Short term training was not the only program that benefited the South Korean students who came to Boston University. The Boston University College of Communication accepted Hyeon-Dew Kang to a degree program. After earning his bachelor’s degree in sociology from Seoul National University he went to Boston as a master’s student in mass communication. After his graduation, he completed his doctoral program in mass communication at Southern Illinois University in Carbondale. Based on his time studying in the United States, he became a scholar and professor in South Korea. He wrote journals and books related to mass communication in both English and Korean, including the books, The Hundred Years History of Korean Broadcasting (Uri BangSong 100nyeon) and New Media and Information Society (Nyumidieowa jungbosahoe). His primary work was educating student at the university level. For many years he taught at universities such as Hanyang University, Sogang University, and his alma mater, Seoul National University. The resources and knowledges that he offered, brought from the United States, helped South Korean students to better learn and understand mass communication and broadcasting.
His influence broadened. The recognition of his ability, published work, and effort for education and the development of mass communication led him achieve to important positions. Kang served the Korean Digital Satellite Broadcasting Company (Skylife) as its president from 2001 to 2003. While working for the company, he was nominated as one of the 25 most influential people in the Asian TV industry by Cahners in Singapore.
Woo-Hyun Won was another significant figure who engaged deeply with the scholarship of mass communication and broadcasting in South Korea as an alumnus of Boston University. He was born in 1942 and studied Law at Seoul National University before coming to Boston University for the first time as a master’s student. Even though studying in the United States as a foreigner was not easy, with the support of his advisor, Dr. George Gitter, Won completed both his master’s in 1971 and returned to Boston University for his doctoral degree in mass communication, which he finished in 1976.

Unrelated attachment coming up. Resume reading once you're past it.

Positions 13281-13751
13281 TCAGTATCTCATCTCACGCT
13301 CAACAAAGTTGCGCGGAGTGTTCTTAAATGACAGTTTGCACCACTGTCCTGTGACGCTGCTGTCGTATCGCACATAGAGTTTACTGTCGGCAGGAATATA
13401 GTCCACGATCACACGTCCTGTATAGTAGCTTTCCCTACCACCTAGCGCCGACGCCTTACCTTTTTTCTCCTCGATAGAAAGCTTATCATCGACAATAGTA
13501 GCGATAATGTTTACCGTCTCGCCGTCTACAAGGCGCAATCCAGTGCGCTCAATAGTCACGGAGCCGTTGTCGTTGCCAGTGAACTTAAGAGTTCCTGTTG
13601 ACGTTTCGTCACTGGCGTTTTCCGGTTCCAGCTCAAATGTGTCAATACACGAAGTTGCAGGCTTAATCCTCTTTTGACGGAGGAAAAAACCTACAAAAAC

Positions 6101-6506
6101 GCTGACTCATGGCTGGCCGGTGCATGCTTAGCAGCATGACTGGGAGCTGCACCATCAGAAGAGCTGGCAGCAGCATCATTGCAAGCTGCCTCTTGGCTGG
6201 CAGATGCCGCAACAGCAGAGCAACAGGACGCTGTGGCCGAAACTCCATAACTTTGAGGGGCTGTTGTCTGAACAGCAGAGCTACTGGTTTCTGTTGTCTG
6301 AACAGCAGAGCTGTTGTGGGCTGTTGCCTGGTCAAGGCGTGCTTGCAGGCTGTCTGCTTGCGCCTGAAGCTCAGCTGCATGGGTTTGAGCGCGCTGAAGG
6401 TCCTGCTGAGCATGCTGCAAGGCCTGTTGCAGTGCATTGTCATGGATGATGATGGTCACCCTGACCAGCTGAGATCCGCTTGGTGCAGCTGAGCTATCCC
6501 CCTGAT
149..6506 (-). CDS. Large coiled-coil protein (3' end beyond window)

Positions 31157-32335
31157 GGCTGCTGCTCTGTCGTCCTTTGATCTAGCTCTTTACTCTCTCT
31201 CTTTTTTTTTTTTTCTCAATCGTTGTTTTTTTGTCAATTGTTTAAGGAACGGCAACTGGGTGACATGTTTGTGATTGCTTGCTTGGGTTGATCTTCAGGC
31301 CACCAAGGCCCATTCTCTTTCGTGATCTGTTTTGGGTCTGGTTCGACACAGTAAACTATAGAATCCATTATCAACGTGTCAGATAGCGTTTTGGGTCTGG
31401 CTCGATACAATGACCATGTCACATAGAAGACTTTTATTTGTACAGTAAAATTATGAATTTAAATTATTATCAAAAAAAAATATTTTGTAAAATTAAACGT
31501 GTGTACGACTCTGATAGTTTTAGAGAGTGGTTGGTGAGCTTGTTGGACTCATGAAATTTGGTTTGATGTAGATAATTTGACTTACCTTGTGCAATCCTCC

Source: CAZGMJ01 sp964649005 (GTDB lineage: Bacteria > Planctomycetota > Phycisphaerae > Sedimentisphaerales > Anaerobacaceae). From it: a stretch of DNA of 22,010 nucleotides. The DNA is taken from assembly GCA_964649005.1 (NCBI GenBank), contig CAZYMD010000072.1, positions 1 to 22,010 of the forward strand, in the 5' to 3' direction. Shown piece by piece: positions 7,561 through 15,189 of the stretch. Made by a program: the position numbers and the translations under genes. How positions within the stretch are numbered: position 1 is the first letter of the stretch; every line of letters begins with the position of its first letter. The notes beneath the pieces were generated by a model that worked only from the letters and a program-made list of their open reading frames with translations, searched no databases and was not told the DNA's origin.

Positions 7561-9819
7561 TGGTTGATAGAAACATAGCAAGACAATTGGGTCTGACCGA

Boston not only provided him with education but also experience. After his graduation, he visited broadcasting and newspaper companies including the Boston Globe and the Christian Science Monitor. Moreover, he worked at the Hong Kong branch of the Boston Globe. These experiences allowed him to engage with mass communication in the United States at a practical level and must have been an important resource when he went back to South Korea to teach and share what he learned in the United States.
His marital life also began when he was in Boston. Won married a pianist named Bangsuk Lee, who completed her bachelor’s degree in piano at Seoul National University and was studying at the New England Conservatory. She later became a professor at Yonsei University. Their marriage was held at the Korean Church of Boston and Daesun Park, who studied at Boston University School of Theology and later became the president of Yonsei University, officiated the wedding. Not much about their Christian life was presented in documents but their faith was strong in their hearts as evidenced by their involvement in Christian communities and church activities, including sharing testimonies and giving lectures to young Christians in South Korea.